Rachel Weisz already has her Oscar, which should in part explain the lack of showboating in The Whistleblower, her go at an Erin Brokovich-style block of righteous indignation. As Kathryn Bolkovac, a real-life Nebraska police officer who unearthed a sex trafficking ring while stationed in postwar Bosnia, Weisz is reserved, even sometimes flirty and fun. When she’s inevitably Oscar-nominated, the clip—provided new ceremony head Bret Ratner hasn’t excised them—will be her character’s epic meltdown close to the climax. But such hysterics are refreshingly rare in a genre that typically thrives on them.
That’s really the only nice thing one can say about The Whistleblower—that, and its subject matter, although merely covering a heinous crime shouldn’t automatically result in laurels. Showing an evil is one thing, understanding it is another, and Larysa Kondracki’s film never gets past the former. As though written by a screenwriting program, The Whistleblower sets up Balkovac as a passionate workaholic (“It’s not my fault you’re married to that job of yours,” crows her ex-husband, subtly) who, cash-strapped, agrees to a high-paying UN job in a Boschian hellscape. There, she discovers even the nice guy who cracks jokes (Benedict Cumberbatch) has his mitts in the lucrative sex trade. Despite none-too-veiled threats from smirking officials, Balkovac soldiers on into Serpico territory, paying particularly attention to a Ukranian teen (Roxanna Condurache) sold into slavery by her uncle—an attachment that dovetails nicely, from a screenwriting position, with her strong desire to be reunited with her estranged daughter.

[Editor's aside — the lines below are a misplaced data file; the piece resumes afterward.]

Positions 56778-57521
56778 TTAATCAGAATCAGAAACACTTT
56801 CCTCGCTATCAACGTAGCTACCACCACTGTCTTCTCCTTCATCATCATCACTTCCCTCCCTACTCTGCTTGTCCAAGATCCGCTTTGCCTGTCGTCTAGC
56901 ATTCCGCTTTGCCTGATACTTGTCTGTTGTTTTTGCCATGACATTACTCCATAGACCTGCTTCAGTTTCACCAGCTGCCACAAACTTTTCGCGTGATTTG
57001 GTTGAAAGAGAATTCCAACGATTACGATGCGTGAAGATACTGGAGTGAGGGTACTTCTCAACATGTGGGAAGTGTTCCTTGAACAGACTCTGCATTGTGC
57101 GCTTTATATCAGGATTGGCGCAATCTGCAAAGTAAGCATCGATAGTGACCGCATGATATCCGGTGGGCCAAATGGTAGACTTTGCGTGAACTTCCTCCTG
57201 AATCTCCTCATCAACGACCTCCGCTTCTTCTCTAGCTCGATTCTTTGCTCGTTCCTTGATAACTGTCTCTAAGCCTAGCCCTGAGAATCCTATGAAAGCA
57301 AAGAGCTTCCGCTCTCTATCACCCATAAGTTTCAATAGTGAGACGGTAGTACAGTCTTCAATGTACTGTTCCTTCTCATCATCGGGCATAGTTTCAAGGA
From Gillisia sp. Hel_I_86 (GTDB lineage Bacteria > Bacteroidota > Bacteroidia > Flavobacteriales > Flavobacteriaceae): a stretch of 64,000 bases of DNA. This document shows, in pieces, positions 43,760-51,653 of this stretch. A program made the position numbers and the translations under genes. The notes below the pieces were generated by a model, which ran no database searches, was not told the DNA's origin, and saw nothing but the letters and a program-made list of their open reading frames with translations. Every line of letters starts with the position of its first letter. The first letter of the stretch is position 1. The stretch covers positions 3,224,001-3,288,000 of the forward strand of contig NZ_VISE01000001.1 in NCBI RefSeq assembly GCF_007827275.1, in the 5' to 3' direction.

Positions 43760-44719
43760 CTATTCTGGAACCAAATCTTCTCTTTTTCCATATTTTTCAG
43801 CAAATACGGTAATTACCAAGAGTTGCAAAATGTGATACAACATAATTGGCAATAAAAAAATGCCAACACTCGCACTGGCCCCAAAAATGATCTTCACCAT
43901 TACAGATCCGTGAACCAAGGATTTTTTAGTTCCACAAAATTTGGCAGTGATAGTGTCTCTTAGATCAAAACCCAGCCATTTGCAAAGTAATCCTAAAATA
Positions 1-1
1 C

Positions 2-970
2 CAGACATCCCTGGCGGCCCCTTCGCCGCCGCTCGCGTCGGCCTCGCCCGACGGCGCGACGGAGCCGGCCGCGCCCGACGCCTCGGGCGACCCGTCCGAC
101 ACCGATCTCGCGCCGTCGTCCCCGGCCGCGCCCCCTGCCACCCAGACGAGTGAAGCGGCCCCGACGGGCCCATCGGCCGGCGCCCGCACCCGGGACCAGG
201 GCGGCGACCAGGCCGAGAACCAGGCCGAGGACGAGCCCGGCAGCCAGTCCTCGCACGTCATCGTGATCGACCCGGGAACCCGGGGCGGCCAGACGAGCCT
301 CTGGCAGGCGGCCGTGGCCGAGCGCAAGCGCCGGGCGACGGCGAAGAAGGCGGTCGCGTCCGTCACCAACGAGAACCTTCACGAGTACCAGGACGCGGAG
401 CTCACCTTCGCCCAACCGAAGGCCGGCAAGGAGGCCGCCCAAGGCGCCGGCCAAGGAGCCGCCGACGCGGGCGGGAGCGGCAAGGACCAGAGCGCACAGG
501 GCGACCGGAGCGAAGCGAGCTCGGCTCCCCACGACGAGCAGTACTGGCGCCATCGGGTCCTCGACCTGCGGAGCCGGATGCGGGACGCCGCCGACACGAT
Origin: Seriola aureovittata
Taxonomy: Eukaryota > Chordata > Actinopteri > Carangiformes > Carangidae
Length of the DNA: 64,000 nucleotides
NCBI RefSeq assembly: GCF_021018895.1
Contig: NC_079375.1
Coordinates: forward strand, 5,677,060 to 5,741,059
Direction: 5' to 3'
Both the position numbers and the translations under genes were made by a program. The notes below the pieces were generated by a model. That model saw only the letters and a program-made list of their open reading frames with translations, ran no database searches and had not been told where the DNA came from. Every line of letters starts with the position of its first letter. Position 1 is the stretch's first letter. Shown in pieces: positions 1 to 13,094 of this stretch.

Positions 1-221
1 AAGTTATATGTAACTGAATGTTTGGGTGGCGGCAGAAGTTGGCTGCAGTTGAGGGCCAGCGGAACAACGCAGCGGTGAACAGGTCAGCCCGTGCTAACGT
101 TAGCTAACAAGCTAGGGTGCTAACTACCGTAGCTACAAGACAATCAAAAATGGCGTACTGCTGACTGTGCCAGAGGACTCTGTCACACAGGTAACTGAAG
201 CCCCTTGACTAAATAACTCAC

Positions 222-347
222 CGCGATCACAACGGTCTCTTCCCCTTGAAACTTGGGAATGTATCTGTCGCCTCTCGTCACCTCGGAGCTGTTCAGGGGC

Without ever strongly pushing the R-rating, The Whistleblower conveys true horror, but never goes deeper than the superficial. It’s uninterested in what motivates most of its cast to become subhuman monsters, with the actors—ranging from hissable baddie David Hewlitt to uncaring bureaucrat Monica Bellucci—directed to play one-note evil against Weisz’s incorruptible justice-seeker. What The Whistleblower seeks is punishment without diagnosis. Solving a problem means getting at the root of it and finding what causes it. All this film does is settle for a palliative, making audiences feel better for caring about an inhuman practice without getting close to locating a cure.
"Twice Born" is one too many